A programme of regular social activities, light physical exercise and health-related speakers is contributing to the wellbeing of Whanganui kaumātua.

The kaumātua meet every month for lunch, with about 50 older Māori people gathering at Rangahaua Marae in Bell St for October's event where the upcoming Kaumātua Kanikani (dance) was a hot topic for discussion.

The kaumātua have made lei to prepare for their Island Nights-themed dance on November 22, where sashes will be awarded to the best dancers and best-dressed male and female.

The dance is at the Whanganui War Memorial Centre and the 150 tickets, costing $25 each, are selling fast, organiser Terence Matthews said.

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There will be line dancing, rock 'n' roll, ballroom, disco, slow dancing and light refreshments. The DJ will be Brendon Broughton and Matt Rayner will be MC.

It's the second dance held for local kaumātua. The first, last year, had a masked theme.

The balls have arisen out of the monthly kaumātua luncheons put on by iwi health organisation Te Oranganui, CEO Wheturangi Walsh-Tapiata said.

Looking after kaumātua is a priority for Te Oranganui CEO Wheturangi Walsh-Tapiata. Photo / Bevan Conley
Looking after kaumātua is a priority for Te Oranganui CEO Wheturangi Walsh-Tapiata. Photo / Bevan Conley

"We see kaumātua as a priority in terms of whānau wellness, so it's really important that we look after their wellbeing."

Their programme also includes line dancing, with the biggest summer occasions to come the kanikani (dance) and Christmas lunch.

"We have over 100 for that one. Everybody comes out," Walsh-Tapiata said.

The luncheons started more than 10 years ago, co-ordinated by Sharon McKenzie. The first were in Putiki Marae's kaumātua room, with about 15 people. They grew into the marae's wharekai (dining hall).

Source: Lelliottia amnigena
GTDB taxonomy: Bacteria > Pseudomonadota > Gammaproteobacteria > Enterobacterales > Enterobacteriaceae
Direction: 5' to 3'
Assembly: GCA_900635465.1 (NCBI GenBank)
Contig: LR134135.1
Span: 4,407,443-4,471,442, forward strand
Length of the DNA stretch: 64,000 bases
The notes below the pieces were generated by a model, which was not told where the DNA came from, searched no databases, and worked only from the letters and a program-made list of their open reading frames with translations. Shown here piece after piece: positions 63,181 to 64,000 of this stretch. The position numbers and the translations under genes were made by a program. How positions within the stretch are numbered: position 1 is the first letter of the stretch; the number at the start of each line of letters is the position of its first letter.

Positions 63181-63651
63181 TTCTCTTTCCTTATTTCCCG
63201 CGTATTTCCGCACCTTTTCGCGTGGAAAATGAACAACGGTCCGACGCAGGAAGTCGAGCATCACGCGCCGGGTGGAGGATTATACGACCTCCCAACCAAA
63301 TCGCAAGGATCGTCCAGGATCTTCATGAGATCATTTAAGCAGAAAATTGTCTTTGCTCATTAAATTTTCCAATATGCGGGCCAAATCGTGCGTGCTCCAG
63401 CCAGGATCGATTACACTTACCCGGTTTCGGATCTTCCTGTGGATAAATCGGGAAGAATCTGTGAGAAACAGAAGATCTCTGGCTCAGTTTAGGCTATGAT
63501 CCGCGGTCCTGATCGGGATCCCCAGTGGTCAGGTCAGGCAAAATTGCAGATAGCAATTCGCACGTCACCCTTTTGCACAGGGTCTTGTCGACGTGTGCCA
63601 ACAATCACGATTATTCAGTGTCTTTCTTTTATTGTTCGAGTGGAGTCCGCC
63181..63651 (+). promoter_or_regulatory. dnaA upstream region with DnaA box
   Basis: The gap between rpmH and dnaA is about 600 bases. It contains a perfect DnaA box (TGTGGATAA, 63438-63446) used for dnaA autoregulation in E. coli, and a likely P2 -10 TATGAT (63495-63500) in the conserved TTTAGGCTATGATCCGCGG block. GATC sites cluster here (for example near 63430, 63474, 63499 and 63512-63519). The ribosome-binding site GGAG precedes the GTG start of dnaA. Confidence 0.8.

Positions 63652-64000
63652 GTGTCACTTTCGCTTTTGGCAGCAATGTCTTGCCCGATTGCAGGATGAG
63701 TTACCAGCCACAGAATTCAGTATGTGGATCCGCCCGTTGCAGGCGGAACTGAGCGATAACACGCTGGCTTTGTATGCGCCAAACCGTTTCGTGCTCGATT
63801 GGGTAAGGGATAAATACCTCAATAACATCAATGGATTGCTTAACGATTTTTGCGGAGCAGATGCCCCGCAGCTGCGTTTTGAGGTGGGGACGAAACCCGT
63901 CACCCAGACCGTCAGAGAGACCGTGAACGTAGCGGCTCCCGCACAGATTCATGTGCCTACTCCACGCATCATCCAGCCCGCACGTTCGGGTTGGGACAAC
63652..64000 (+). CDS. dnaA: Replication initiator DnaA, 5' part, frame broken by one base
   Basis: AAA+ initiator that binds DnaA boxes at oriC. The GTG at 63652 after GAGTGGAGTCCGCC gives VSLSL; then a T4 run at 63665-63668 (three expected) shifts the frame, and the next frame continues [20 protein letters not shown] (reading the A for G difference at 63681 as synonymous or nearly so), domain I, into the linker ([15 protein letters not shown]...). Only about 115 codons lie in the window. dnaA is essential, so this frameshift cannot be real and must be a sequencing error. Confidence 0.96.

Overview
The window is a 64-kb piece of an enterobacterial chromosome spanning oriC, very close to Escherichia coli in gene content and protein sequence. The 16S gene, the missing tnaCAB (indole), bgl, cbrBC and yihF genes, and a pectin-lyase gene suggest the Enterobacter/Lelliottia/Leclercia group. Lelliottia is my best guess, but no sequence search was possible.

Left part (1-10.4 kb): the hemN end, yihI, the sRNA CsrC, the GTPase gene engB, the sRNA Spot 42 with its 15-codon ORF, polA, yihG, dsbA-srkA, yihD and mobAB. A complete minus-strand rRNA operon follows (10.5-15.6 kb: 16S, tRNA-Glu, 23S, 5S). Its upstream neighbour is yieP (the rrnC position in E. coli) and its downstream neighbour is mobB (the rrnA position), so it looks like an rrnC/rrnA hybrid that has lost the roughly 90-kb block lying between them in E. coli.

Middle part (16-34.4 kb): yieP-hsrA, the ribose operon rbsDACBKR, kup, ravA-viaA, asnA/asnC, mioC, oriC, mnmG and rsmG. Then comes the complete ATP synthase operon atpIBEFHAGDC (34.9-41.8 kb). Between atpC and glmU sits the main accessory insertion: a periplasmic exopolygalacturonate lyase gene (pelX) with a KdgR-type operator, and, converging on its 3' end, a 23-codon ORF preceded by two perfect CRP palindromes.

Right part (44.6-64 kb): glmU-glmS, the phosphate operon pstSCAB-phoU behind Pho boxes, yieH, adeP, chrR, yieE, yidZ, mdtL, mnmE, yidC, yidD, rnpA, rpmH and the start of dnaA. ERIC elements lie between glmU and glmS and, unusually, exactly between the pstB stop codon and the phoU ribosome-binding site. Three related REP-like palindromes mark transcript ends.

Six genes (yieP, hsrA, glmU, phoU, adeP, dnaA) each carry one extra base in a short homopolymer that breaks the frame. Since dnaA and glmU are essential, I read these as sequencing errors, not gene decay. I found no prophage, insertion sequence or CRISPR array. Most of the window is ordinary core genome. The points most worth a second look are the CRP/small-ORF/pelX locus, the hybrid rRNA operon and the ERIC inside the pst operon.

When that was a bit cold, Tupoho Whanau Trust invited the kaumātua to Rangahaua Marae at the edge of the Tupoho Community Complex.

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They've been there on the last Wednesday of most months ever since. Each lunch is catered by staff from a different Te Oranganui service. On October 30 it was the turn of Te Waipuna staff and support staff, but others came to help.

The lunch is usually preceded by light physical exercise and a speaker on a health-related subject, and it finishes with a song or two.

The kaumātua give a koha (donation), and when Te Oranganui's funding for the programme lapsed the luncheons carried on while more funding is being negotiated.

The kaumātua are mostly from the three iwi Te Oranganui serves - and there's no criteria of age or status to take part.

"It's self-defining," Walsh-Tapiata said.

Angel Haami has been going to Te Oranganui's kaumātua luncheons for more than 10 years. Photo / Bevan Conley
Angel Haami has been going to Te Oranganui's kaumātua luncheons for more than 10 years. Photo / Bevan Conley

Angel Haami has been going to the luncheons from the start.

"I love the company and I love meeting people that come from all over," she said.

She lives in Castlecliff and catches the bus to Wicksteed St to get to the marae.

She comes from a very musical family.

"You name it, we play it."

Her true home is Ranana on the Whanganui River Rd.

"We go back most weekends, just to be home and, my old people say, to recharge our batteries."

Haami said she's good at all kinds of dancing and would love to go to the ball.